WASHINGTON (Reuters) - A U.S. appeals court heard arguments on Friday over the legality of the Federal Communications Commission's net neutrality rules, in a case that may ultimately determine how consumers get access to content on the Internet.
The fight is the latest battle over Obama administration rules requiring broadband providers to treat all data equally, rather than giving or selling access to a so-called Web "fast lane."
A three-judge panel, in a hearing that lasted over three hours, questioned lawyers for the FCC and broadband backers about whether the FCC properly extended the sweeping authority it has to regulate telecommunications to Internet service providers.
So-called net neutrality is a major issue for broadband providers like Verizon Communications Inc and Comcast Corp, which fear the rules may make it harder to manage Internet traffic and make investment to provide additional capacity less likely. It is also a big concern for content providers like Netflix Inc and Yelp Inc, worried that access to customers could be limited without net neutrality.
The U.S. Court of Appeals for the District of Columbia Circuit has ruled twice against the FCC since 2010 and Judge David Tatel, who wrote both opinions, is on the panel that heard the case.
The issue, Tatel said, is whether the FCC had authority to reclassify the Internet as a more heavy-regulated telecommunications service rather than an information service.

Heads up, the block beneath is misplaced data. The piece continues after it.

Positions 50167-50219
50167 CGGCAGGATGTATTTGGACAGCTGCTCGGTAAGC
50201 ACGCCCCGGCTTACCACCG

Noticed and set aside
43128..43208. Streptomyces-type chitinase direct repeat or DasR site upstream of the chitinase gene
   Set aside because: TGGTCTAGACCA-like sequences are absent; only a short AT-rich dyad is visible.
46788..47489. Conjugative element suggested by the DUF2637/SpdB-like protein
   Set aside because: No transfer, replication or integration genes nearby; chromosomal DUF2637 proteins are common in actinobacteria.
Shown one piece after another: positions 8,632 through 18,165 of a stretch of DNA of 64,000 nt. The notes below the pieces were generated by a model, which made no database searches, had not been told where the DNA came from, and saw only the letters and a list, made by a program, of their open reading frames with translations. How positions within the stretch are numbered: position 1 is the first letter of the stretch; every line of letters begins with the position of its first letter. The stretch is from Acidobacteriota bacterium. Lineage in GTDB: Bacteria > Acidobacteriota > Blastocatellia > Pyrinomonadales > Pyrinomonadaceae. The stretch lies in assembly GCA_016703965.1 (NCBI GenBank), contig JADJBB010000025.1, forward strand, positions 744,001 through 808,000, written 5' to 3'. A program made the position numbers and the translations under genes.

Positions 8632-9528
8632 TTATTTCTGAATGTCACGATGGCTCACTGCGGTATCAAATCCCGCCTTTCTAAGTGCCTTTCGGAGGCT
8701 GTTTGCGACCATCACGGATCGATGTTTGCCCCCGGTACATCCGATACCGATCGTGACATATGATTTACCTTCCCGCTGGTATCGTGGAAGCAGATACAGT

Lawyers for the Internet service providers argued that because they exercise some control over functions like cached pages they met the burden as an information service provider, which would limit how extensively the FCC could impose net neutrality rules.
But the FCC said broadband providers were acting merely to transport data, not making content decisions.
An open Internet spurs innovation and helps improve broadband infrastructure, the FCC argued, saying network companies plowed $230 billion into the Web over 2011-2013, when open Internet rules were in effect.
Judge Tatel wrote the majority opinion in 2010 ruling against the FCC after it cited Comcast for slowing Internet traffic speeds to some customers who were downloading very large data files from peer-to-peer networks.
The FCC then issued new rules that blocked broadband providers from slowing or discriminating against Internet traffic and Tatel wrote the opinion that blocked those rules in 2014.
Congress has considered writing its own rules on net neutrality but has not voted on any proposals. The appeals court ruled in 2014 that the FCC had used the wrong legal reasoning to issue the rules, but said without net neutrality "broadband providers represent a threat to Internet openness."
The net neutrality rules are backed by the American Civil Liberties Union, library groups and companies including Twitter Inc, Medium, Yelp, Reddit.
The case is U.S. Telecom Association, et al v. FCC, et al, U.S. Court of Appeals for the District of Columbia Circuit, No. 15-1063.
Reporting by David Shepardson; Editing by Christopher Cushing and Tom Brown